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Why is the Army creating a combat bra?

combat bra

Nowadays there are combat versions of everything. From socks, to warm outerwear, to undershirts – all of which are designed to help you move faster, wick-away sweat, and remain as agile as possible. Yet somehow, until now, bras have never been included in that list of combat wear. Recently four prototypes of combat bras were released in different styles in a project known as the Army Tactical Brassiere Program, which is working in Natick, Massachusetts.

The combat bras should hold up to a few standards, said Army Combat Capabilities Development Command Soldier Center (DEVCOM SC) said. For instance, the ability to comfortably wear the bra for multiple days in various weather conditions. (Think missions or at times when soldiers cannot remove the piece or change.)

The combat bras should also provide support and allow soldiers to move in a variety of ways, including through physically vigorous tasks.

female soldier in combat bra
A female soldier modeling one of the bra styles. Image via DEVCOM.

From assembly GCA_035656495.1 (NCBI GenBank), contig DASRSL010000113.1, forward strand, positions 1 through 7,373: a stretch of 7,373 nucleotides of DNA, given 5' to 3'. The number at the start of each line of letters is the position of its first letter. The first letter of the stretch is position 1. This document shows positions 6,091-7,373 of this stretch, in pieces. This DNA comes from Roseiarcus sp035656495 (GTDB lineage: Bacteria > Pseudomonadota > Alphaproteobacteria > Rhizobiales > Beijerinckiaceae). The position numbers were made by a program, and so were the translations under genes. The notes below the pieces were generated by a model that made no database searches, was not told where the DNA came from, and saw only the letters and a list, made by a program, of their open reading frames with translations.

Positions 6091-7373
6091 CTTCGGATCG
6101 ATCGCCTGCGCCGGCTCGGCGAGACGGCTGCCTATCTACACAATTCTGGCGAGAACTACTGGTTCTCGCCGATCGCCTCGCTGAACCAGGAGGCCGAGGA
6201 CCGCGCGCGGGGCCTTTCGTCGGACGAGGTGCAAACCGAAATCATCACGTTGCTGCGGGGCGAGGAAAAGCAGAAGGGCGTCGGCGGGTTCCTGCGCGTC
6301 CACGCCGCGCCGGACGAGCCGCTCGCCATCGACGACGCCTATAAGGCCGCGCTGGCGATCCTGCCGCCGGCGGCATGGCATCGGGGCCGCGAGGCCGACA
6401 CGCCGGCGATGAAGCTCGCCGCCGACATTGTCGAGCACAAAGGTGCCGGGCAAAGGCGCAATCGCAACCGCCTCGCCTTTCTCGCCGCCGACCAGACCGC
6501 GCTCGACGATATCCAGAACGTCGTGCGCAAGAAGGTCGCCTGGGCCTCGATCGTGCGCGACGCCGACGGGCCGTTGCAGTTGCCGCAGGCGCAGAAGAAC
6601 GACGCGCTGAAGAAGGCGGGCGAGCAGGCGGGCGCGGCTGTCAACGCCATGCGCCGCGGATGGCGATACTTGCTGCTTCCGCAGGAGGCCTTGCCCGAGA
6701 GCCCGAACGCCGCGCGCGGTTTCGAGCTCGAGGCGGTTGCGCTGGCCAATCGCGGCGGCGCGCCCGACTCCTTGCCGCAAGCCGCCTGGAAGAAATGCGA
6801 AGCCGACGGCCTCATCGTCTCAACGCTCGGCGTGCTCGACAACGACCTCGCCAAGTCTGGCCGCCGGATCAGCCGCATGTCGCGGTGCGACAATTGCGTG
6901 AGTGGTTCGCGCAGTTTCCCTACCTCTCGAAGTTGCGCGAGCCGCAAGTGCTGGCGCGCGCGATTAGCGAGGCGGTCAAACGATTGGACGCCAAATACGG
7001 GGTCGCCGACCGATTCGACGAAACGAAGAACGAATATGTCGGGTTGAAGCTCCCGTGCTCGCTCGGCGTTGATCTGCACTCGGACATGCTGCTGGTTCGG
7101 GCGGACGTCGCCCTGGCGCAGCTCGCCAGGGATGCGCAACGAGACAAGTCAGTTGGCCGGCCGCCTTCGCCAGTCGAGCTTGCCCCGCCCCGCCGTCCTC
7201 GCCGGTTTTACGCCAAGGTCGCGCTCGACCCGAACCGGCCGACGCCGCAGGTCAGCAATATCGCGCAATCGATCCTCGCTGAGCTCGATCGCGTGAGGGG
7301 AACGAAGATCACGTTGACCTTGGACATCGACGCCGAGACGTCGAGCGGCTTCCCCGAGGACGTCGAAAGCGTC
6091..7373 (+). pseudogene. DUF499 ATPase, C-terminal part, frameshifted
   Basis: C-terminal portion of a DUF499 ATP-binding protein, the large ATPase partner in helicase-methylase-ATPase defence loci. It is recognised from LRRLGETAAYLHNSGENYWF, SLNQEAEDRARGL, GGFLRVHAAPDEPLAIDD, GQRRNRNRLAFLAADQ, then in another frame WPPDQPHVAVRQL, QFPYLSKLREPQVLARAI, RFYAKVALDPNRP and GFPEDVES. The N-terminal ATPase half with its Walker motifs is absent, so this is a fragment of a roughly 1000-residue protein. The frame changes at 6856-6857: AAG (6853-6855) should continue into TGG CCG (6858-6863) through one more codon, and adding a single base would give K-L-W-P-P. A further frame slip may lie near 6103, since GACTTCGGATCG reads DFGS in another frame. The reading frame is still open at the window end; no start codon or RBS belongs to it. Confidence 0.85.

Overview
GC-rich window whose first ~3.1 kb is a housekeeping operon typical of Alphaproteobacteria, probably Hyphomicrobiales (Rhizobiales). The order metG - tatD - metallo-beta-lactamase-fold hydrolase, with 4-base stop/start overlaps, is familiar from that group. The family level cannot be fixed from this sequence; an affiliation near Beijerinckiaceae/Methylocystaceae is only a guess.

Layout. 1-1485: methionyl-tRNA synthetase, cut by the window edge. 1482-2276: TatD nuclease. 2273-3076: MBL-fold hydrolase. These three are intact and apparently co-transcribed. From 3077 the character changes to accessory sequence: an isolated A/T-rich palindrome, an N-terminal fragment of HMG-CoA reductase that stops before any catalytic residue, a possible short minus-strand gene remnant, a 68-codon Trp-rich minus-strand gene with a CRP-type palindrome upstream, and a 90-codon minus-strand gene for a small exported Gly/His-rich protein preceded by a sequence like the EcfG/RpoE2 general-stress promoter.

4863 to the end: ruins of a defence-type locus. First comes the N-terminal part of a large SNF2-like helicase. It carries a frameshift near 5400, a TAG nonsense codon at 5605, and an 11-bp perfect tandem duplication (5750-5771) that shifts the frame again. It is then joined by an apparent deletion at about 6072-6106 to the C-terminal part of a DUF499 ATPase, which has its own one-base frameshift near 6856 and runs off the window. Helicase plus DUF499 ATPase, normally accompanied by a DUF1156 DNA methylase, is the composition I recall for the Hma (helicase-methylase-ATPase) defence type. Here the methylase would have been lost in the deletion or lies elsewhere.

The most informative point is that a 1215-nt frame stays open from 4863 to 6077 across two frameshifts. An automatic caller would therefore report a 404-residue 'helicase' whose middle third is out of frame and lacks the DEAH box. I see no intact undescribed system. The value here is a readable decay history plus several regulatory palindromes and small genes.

“It’s important to recognize that soldiers are the ultimate athletes, and they need something very specific,” Annette LaFleur, team leader for the Design, Pattern & Prototype Team at DEVCOM SC, said.

“Fit, Form and Functionality”

The group was quick to point out that discomfort can be a distraction or keep soldiers from doing what they are meant to do, whether that be training, performing a mission, or even resting after a big day on the job.

A “jogbra,” the first sports bra was released in 1977. The first version was created from two jock straps. Image via Wikimedia Commons.

Before designs became possible, the Army Tactical Brassiere Program members put out a survey asking female soldiers to respond to current setbacks they have with sports bras. They used these common answers to determine improvements and how to create a more functional bra. Hundreds of female soldiers were questioned, including those who live in all types of locations (and climates), and work in various types of jobs.

For instance, adding fewer fasteners to account for comfort, but without removing functionality. Additional features were made, like adding flame resistance and sizing options for preferred fits. 

Then, choices were given to account for personal preferences, as well as different types of tasks and jobs. While one soldier might need more protection on a training day, they may then need something else while working in an office or traveling. Then, there are different body types and sizes to take into consideration. These variables led the designers to create four styles that will be tested and reviewed by actual soldiers.

The bra(s) also have to be approved by Army Uniform Board, which would make it the first uniform item created specifically for female soldiers in military history.